Three men at Erickson, Calabrese at Green East
Expression and abstraction from Hoffman, Hughes and Jahnke; wry illusions from Calabrese.
Three Men: Tom Hoffman, William Hughes, Karl Jahnke are showing at Elaine Erickson Gallery, in the lobby of the Third Ward’s Marshall Building. Walk in; you can’t see the expansive gallery windows from the street. Prominent in one of those windows: Jahnke’s Mad Charlie — a life-sized painting of a suit-clad man with a boxy jaw, translucent skin, and a scream that’s the emotional cousin of Francis Bacon.
The contours are definite. Jahnke doesn’t mess around with ambiguity of form, but he’s curious when it comes to setting a picture in time and place. In this exhibition, he painted figures who seem drawn from folds of history. Some are military men under the weight of 20th century conflicts. Others harken to the 19th century, as if from ghostly portraits of dysfunctional families. Some glow more than others and some lay on their eeriness rather heavily, in alien-like eyes. But Jahnke’s unexpected visions all evoke something intriguing.
Hoffman delves into landscapes of brilliant color and light. He loves October yellow. It infuses sky and land with mellow gold. But strangeness lives in this work, too, though not in human form. Hoffman plays with trees, forests and meadows; the shadows among them have strong gravitational pull. They’re bold, dark, and in these works tend strongly toward the right, even when the light in the sky suggests otherwise. They tilt landscapes always in one direction and in defiance of physics, as if in a dream or idealized vision.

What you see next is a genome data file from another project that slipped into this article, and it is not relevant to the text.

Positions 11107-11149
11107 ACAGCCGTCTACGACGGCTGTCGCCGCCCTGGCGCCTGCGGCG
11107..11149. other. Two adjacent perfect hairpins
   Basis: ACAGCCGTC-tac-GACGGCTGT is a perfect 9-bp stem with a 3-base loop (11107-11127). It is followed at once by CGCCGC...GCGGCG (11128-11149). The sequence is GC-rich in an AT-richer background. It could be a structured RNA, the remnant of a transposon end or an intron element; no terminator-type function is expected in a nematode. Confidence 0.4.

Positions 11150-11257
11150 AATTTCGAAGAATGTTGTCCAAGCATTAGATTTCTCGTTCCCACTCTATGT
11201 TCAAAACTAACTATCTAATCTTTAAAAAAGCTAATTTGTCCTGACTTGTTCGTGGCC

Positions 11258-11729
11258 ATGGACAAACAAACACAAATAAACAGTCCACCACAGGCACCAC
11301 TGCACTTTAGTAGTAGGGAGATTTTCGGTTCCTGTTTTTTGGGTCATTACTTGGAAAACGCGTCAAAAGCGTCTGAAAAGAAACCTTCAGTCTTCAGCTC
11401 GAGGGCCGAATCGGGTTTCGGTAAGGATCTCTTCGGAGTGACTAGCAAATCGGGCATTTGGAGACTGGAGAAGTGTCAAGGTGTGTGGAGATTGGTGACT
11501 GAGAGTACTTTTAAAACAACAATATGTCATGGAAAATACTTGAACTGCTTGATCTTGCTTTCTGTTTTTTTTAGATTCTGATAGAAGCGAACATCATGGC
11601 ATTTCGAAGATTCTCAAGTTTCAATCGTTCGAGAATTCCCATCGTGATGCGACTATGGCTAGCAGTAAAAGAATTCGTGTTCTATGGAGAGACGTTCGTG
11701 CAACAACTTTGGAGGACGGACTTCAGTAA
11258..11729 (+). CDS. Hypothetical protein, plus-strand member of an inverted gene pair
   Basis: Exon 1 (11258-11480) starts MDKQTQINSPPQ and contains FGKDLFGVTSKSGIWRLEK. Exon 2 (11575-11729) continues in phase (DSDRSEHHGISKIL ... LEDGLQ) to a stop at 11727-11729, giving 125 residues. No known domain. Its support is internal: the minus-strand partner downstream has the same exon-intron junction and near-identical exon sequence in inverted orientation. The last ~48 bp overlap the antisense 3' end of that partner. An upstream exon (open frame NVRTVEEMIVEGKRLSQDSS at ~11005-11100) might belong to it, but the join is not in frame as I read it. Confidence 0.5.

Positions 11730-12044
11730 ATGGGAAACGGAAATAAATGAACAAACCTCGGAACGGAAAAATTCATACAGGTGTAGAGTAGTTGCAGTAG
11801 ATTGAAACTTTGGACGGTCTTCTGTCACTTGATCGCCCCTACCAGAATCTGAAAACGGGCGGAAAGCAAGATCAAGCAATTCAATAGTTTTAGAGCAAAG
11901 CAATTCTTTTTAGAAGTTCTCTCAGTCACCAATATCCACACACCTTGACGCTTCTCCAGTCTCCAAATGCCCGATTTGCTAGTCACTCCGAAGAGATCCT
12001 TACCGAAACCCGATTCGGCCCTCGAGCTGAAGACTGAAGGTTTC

Hughes’ abstractions counterweight Jahnke and Hoffman’s descriptive scenes. Pastels draw out layers of luminosity and veer toward constructions that could be blocky colors of furniture in rooms or filtered lights on watery glass. Generally, they maintain a coy nature as purely abstract illuminations. Shadow and Fog is an interesting anomaly: a lone figure dressed in red gazes toward a translucent window of white. The framing around this lightness is dark and thick in its application of black tone. It conjures an Edvard Munch sensibility — the painter of The Scream delved into pensive window-gazing, as well.
From afar, the monumental centerpiece of Kristin Calabrese’s show of paintings at Green Gallery East looks like a purplish pulsing mass. The work, on unbleached linen, is Art as Band Aid. Calabrese painted the portraits of over 3,000 Band-Aids of every shape and tone into a tight, circular composition. Their colors blend in the overall hue of a large bruise. Such a painting that can make you laugh and sigh at the same time. Though beautifully wrought in poetic gesture and painterly touch, it relates to the banality of life, to our many imperfections and wounds. Don’t Be Afraid also operates on this level. This painting of a broom, on a tall, slender canvas, stands propped against the gallery wall like a quotidian sweeping implement. Rather than make art of found objects, Calabrese masks art as found objects.
Display photo on Arts and Culture page: View of Calabrese’s show at Green Gallery East. Visible images: “Art as Band Aid,” near, “Blending in,” far.